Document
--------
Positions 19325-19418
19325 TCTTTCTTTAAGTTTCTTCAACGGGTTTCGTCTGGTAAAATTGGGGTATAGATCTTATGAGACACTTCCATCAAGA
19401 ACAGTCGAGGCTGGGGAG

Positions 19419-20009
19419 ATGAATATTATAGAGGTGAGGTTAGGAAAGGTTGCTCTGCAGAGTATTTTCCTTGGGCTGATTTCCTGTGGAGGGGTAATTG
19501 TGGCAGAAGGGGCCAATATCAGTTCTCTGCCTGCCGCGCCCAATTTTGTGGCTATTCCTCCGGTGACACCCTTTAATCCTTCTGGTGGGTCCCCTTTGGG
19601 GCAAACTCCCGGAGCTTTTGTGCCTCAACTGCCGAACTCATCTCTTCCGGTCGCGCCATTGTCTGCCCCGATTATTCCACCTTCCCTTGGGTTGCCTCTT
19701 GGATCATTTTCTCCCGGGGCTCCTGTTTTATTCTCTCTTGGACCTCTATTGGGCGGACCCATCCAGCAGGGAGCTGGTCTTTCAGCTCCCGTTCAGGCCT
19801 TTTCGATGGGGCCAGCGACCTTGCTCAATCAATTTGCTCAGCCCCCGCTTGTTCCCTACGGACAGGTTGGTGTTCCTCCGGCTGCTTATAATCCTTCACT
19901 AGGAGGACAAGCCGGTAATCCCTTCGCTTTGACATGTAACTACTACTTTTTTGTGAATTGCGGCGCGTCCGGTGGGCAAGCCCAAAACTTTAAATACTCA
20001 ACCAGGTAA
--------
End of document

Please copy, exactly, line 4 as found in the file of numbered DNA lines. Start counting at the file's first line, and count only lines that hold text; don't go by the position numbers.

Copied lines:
Positions 19419-20009